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Eric Reed: A Light in Darkness (WJ3)

Review of album from pianist expressing his spiritual side

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Cover of Eric Reed album A Light in Darkness
Cover of Eric Reed album A Light in Darkness

Eric Reed, a commanding presence on the jazz scene since at least 1990, when he was hired to the piano post in Wynton Marsalis’ band, has always hinted at a deep vein of spirituality in his music, variously expressed in individual pieces as well as in his nods and tributes to Coltrane, Monk and others. Reed comes by that consciousness-expanding naturally, as he was just a child when he helped provide music for a Holiness church in his native West Philadelphia, where he discovered that his piano playing moved congregants emotionally.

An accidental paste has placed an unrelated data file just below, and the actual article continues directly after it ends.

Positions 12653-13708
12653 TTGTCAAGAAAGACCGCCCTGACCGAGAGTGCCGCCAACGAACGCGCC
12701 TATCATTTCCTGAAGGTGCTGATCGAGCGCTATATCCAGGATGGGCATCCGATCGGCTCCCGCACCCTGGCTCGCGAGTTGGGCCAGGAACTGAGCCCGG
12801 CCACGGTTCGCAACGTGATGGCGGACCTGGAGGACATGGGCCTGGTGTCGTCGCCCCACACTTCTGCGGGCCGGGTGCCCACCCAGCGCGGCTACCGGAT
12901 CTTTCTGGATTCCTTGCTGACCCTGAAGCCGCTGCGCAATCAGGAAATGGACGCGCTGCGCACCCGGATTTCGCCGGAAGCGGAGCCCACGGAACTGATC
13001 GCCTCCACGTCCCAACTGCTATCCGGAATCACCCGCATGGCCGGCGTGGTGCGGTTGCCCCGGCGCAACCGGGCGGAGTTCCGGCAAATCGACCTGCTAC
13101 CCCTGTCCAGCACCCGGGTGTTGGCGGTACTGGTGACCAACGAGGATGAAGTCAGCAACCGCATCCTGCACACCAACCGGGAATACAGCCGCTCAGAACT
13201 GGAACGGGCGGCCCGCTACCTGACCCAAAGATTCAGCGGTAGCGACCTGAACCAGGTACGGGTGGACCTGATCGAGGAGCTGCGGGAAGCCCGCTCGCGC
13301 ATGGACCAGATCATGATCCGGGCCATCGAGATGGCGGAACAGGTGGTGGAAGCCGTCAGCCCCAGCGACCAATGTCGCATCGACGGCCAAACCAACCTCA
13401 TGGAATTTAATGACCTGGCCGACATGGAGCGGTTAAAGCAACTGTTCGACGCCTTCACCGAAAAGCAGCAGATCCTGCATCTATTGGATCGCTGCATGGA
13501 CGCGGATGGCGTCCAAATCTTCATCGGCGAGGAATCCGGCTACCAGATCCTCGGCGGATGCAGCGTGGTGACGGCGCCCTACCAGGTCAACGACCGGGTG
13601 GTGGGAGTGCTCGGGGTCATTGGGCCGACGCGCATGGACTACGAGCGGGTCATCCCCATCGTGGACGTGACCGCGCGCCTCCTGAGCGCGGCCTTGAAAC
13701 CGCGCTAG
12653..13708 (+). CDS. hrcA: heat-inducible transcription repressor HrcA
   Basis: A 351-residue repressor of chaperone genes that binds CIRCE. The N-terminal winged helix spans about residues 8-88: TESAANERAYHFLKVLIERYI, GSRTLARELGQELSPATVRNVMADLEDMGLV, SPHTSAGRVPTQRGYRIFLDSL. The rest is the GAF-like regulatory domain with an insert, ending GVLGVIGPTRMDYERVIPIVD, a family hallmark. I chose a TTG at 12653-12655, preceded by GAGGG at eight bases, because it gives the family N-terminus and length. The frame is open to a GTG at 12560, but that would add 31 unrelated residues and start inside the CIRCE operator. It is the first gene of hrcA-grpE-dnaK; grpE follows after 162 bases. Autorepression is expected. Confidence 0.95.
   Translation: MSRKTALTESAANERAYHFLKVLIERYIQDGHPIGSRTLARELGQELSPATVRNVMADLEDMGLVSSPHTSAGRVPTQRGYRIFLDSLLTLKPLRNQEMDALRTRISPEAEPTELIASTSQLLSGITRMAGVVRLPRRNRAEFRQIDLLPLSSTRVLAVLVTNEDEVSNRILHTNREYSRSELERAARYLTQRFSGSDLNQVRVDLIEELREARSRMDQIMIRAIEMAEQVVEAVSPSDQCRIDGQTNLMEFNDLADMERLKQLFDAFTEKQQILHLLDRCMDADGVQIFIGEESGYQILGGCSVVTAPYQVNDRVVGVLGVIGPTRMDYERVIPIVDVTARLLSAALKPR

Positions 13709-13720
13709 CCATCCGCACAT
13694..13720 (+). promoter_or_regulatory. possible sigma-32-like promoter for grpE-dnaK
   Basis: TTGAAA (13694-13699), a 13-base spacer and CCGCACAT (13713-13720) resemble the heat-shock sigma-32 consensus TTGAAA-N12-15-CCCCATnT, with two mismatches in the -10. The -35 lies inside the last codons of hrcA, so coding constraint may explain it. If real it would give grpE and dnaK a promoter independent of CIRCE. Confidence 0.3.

He continues that journey with A Light in Darkness, starting with “The Way to Love,” led by singer Jamison Ross and offering a message of hope and positivity referencing the Gospel of John as well as Martin Luther King Jr. On the African-American spiritual “Calvary,” Reed opens alone with a gospel-blues piano incantation. The take is driven by McClenty Hunter’s cymbal swells and flourishes and Tim Green’s keening saxophone, and it provides wide-open space for Ben Williams’ earthy, unaccompanied bass figure; then comes the sweet swing, with one of many gently exploratory solos by the leader.

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